Saturday March 14, 2020
‘Should We Be Doing This?’ A Coronavirus Update from the U.S. Epicenter
Two weeks ago today.
I‘ve always been a germaphobe—I had a sickly childhood, etc.—but I always feel guilty about it. Some part of me thinks I’m just being too paranoid about germs and sickness and disease. I should be braver. I should be a better person.
So throughout the novel coronavirus/COVID-19 situation, I‘ve been two minds about things.
A week ago Tuesday, we were hosting a farewell dinner for one of our friends, who was heading back to Australia to look after her mother after the death of her father last summer, and some part of me wondered, “Should we still be doing this? Is this responsible?” More cases and more deaths were being reported in Seattle and King County, where I live. A death in February at a hospital three blocks from where I live was reported two weeks after the fact. The thing seemed to be getting bigger and closer. It was supposedly deadlier than the flu and much more contagious. Or was it the same? I assumed the former because responsible people said so while Fox News said no. That’s the giveaway. That's the tell. I wondered “Should we be doing this?” but I didn't see a way out. What was the alternative? Not going anywhere for anything? Holing up for weeks at a time? Or longer? That would never happen. The economy would stagnate. The stock market would crash. Businesses wouldn't allow it. Plus the world wasn't as germaphobic as me, so this thing would continue to spread while we were holed up.
Anyway, we had the dinner, and the next night I went to a work event where people were still inclined to shake hands. I always offered a fist, which led to laughter and a move to touch elbows, and people joking, as you do in a crisis, with gallows humor. All last week, too, the first week in March, we had workers at our place. They were painting our bathroom, the final stages of a remodel that began last June. (Yes, last June. Don't ask.) And while some part of my brain was thinking, “Is this smart? Is this responsible?,” another part wondered, “If not now, when?” So we did it. I still don't know if it was smart, but it's partly why I wasn't as worried as I might ordinarily be. The world was coming in and we were going out and that's the way it had to be.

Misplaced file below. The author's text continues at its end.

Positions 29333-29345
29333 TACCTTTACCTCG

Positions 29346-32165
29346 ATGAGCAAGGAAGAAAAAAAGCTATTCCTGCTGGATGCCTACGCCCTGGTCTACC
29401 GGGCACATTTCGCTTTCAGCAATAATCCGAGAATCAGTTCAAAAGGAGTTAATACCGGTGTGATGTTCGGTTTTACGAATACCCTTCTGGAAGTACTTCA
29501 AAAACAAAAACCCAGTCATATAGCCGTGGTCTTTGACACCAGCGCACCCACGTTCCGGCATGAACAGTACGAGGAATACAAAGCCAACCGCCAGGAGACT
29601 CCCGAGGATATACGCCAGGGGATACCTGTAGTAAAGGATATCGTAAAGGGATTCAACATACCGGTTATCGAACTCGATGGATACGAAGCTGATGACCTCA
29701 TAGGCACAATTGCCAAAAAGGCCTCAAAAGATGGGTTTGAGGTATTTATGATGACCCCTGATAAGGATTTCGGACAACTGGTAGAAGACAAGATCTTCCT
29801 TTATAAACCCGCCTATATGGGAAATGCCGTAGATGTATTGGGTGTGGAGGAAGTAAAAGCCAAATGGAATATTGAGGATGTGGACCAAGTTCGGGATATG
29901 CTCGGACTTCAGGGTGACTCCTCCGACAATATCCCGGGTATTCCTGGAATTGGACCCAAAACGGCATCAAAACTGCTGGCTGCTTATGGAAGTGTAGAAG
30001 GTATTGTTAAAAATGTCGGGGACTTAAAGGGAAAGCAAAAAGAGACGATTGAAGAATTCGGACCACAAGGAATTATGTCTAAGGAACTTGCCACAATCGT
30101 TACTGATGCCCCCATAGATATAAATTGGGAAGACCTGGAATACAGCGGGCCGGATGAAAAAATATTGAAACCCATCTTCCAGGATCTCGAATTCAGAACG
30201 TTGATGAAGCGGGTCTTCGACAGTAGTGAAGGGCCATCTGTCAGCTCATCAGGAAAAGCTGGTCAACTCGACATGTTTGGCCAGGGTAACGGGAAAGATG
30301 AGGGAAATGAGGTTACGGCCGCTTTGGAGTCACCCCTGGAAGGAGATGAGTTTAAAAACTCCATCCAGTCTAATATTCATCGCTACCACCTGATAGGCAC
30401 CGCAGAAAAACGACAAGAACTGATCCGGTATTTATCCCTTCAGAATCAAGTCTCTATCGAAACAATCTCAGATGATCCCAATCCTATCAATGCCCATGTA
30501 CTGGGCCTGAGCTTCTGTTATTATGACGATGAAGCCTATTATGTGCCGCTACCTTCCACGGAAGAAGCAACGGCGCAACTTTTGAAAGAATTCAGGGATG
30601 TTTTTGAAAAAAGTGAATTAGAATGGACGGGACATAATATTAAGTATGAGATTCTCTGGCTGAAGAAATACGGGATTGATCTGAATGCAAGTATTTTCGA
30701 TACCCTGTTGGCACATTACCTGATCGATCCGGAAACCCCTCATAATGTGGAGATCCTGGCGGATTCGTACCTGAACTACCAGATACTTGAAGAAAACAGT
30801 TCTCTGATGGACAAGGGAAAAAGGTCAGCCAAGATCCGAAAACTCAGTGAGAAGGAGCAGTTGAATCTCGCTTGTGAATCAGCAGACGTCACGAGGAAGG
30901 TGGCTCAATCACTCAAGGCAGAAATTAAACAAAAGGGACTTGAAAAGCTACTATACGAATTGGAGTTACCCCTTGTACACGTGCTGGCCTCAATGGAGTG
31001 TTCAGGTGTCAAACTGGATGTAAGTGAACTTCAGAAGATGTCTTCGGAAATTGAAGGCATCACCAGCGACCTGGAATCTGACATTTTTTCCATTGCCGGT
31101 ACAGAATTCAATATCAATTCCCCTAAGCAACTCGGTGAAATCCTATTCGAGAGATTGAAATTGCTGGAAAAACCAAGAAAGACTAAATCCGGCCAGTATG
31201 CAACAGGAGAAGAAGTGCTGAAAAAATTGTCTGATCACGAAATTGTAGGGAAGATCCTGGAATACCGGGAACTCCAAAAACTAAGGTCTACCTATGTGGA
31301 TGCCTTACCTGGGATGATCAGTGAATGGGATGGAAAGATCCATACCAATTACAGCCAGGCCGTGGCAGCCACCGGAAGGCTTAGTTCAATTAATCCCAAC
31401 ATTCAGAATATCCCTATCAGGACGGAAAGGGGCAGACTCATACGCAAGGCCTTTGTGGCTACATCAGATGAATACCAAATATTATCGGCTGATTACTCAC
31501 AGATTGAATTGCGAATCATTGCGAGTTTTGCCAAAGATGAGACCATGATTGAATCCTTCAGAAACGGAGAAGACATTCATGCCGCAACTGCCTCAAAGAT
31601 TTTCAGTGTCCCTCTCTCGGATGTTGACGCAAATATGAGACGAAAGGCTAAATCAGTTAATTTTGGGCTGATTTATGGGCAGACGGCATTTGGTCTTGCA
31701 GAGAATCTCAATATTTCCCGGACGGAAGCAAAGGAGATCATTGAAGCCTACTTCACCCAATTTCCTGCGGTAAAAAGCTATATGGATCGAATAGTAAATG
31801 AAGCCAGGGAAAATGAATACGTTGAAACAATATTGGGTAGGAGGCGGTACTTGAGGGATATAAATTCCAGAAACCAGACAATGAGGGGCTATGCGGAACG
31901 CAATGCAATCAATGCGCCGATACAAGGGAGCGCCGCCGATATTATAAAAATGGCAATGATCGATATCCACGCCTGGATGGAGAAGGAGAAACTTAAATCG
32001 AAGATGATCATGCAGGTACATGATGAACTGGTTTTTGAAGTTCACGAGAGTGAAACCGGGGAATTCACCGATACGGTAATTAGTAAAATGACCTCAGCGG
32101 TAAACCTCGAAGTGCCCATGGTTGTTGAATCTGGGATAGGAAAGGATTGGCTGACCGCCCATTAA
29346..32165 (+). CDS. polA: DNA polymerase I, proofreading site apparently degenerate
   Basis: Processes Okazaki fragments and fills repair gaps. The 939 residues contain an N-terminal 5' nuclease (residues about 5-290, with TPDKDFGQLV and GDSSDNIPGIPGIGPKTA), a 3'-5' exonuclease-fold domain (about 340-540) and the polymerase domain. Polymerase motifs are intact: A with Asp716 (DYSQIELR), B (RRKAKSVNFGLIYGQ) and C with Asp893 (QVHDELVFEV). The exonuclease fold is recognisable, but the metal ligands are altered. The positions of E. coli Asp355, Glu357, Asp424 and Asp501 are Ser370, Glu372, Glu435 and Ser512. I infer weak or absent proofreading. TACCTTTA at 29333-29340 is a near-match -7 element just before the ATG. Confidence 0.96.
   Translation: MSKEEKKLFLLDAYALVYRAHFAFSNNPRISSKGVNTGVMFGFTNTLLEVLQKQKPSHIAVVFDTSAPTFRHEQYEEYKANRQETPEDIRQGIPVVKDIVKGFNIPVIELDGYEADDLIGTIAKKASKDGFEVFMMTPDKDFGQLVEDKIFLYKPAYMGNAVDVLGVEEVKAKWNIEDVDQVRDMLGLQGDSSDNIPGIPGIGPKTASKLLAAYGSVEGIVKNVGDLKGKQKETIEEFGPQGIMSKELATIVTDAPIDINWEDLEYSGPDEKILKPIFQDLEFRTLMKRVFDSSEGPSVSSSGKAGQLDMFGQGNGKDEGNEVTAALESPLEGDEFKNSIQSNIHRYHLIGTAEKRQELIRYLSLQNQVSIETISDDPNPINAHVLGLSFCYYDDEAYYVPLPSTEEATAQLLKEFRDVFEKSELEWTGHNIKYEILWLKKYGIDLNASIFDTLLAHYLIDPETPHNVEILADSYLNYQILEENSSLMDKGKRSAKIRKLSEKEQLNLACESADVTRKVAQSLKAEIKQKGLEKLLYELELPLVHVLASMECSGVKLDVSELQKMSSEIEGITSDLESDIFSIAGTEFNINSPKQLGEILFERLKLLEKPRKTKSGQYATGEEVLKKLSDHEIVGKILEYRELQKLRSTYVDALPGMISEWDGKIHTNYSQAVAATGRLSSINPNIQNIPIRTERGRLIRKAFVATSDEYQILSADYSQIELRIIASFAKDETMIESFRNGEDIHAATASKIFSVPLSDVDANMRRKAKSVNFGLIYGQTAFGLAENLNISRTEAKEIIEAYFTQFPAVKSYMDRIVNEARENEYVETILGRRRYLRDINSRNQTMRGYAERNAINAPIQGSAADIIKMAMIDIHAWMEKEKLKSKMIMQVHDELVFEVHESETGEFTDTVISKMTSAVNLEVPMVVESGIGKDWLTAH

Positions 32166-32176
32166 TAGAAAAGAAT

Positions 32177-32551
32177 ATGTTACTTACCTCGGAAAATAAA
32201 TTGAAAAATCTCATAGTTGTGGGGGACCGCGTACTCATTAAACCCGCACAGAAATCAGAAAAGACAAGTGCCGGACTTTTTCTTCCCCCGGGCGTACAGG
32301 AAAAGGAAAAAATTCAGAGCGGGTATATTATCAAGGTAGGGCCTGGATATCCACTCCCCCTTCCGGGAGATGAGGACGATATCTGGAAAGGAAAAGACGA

But changes kept happening. The thing kept lapping up on us. A dinner got canceled last Saturday so we went to the movies, “Emma.,” at SIFF Egyptian. There was a good crowd there but the people behind the concession counter were now wearing gloves and there was hand sanitizer next to the napkins. Thursday, two days ago, we went to the movies again, “The Traitor,” at SIFF Uptown. Yes to gloves, yes to hand sanitizer, but now there was only one other couple in the theater. Then yesterday SIFF announced it was temporarily shuttering its doors.
SIFF was actually late to the party. Cancelations have been happening for a while. Initially it was annual events like the Emerald City Comicon, which was scheduled for this weekend but was postponed until the summer. That made sense. But what about non-annual events? What about the baseball season? Broadway? We were going to New York for a week in April, and we had tickets to “West Side Story,” and I was hoping for a Yankees or Mets game. Initially the prices seemed exorbitant. Then I began to wonder if they might go down becaues of COVID-19? Then I began to wonder if they might happen at all? And yes, they‘re not happening at all. And yes, we’re not going to New York.